Italy said on Wednesday it would allow an Italian coastguard ship to finally disembark 116 migrants who were stranded for days in a Sicilian port, ending its latest standoff with the European Union over migration policy.
Deputy Prime Minister Matteo Salvini said he had reached a deal with the EU for Germany, France, Portugal, Luxembourg and Ireland to take in the asylum seekers who were rescued at sea last week.
The Bruno Gregoretti coastguard ship was given permission to dock but not to disembark in the Sicilian port of Augusta last weekend. Sicilian authorities opened an investigation into the welfare of the migrants it carried, and medical staff allowed to tour the ship found that the 116 people on board had to share a single toilet.
While children and those considered vulnerable were allowed to disembark earlier this week, Italy’s interior minister Matteo Salvini had refused to allow the others to leave the ship until other European countries offered to take them in.
“Italian authorities are violating the international law of the sea, which says that a rescue concludes with the disembarkation of the people rescued in a safe port,” Elisa de Pieri, a researcher at Amnesty International, told Euronews before Italy announced the end of the standoff.
On social media, Salvini had rebuffed criticism, saying that “with millions of Italians looking for jobs it’s my duty to limit the numbers of migrants coming here”.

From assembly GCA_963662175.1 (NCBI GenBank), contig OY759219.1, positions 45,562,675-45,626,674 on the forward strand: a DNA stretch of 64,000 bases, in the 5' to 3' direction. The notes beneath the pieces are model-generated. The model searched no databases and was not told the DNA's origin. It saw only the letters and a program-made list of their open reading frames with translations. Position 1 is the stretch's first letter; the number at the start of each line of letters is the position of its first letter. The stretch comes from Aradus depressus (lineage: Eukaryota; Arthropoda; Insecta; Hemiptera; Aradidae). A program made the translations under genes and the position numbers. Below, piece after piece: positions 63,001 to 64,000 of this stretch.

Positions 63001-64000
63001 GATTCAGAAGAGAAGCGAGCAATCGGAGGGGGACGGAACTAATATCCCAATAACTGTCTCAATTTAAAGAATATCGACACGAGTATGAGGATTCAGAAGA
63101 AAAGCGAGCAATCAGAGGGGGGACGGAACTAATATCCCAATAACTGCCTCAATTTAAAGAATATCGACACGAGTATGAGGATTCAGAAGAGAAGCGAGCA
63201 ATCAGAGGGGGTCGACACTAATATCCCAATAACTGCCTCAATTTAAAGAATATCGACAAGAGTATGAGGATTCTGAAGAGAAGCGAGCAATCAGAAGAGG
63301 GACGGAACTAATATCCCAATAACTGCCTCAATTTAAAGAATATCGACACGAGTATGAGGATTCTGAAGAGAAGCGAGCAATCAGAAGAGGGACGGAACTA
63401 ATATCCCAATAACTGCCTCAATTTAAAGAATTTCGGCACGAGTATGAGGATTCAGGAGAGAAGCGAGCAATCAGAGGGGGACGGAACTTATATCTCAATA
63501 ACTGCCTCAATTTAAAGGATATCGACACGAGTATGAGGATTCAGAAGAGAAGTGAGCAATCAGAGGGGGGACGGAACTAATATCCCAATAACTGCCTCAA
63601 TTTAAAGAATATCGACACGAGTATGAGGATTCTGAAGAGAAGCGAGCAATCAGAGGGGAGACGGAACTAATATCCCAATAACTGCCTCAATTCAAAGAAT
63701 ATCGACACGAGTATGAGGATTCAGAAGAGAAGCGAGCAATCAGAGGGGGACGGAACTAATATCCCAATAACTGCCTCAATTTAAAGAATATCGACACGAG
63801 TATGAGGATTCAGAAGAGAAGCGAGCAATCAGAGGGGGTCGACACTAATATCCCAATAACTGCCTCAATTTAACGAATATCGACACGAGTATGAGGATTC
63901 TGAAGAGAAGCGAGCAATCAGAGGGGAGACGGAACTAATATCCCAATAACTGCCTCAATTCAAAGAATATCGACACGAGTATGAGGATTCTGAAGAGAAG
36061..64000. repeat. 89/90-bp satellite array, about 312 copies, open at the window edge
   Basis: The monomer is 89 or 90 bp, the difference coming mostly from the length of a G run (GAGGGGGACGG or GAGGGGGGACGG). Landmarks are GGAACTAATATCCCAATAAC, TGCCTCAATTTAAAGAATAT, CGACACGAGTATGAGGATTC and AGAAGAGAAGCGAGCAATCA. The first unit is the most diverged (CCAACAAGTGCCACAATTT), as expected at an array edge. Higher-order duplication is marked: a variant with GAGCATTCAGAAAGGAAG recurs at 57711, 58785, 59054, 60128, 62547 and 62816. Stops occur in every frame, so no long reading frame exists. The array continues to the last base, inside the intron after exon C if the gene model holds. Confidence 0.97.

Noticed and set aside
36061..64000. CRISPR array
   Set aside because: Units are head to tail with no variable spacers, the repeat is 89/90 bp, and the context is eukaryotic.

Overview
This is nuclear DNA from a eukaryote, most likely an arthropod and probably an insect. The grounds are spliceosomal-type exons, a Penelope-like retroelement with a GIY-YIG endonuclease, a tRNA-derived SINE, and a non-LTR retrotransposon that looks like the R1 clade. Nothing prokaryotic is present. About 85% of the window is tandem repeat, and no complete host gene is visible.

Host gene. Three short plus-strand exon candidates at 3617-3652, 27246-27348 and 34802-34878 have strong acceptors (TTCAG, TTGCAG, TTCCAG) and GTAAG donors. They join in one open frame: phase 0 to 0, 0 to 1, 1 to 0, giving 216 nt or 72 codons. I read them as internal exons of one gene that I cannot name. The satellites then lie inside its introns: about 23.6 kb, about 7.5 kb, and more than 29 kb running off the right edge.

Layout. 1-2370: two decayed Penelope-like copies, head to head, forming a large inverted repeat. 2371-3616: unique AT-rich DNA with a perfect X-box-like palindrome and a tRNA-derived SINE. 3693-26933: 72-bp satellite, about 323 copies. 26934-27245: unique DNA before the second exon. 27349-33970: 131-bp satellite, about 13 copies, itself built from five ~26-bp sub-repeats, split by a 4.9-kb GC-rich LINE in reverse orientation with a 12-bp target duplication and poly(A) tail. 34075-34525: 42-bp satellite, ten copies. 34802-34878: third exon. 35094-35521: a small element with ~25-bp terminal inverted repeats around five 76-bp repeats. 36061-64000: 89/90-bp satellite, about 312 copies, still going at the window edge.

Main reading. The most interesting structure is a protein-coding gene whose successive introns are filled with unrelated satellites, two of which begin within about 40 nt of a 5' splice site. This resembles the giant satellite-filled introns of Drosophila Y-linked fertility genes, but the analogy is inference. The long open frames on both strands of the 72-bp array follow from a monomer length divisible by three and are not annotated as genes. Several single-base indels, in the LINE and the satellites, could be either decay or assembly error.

An ally of Salvini’s Lega Party defended Italy’s stance.
“Europe should decide: are we going to host all Africans that want to come, or not,” said Gerolf Annemans, a Belgian MEP with the Flemish far-right party Vlaams Belang, which is part of the same nationalist alliance as Lega in the European Parliament.
“What Mr Salvini suggests (…) is that they will be redistributed to other European countries. I can understand and I support his view, that they cannot be hosted by Italy all the time, all of them.”
Over the past year, scores of migrants have been left stranded at sea for days while countries bartered with each other as to who should take them in. Ship-by-ship solutions are proving unsatisfactory to everyone.
EU governments have been seeking a formal mechanism for migrant allocation, but with limited success. Malta and Italy, two of the countries on the frontline, have been running out of patience.
You can watch Amnesty International’s Elisa de Pieri debate the issue with Vlaams Belang’s Gerolf Annemans on Euronews by clicking on the player above.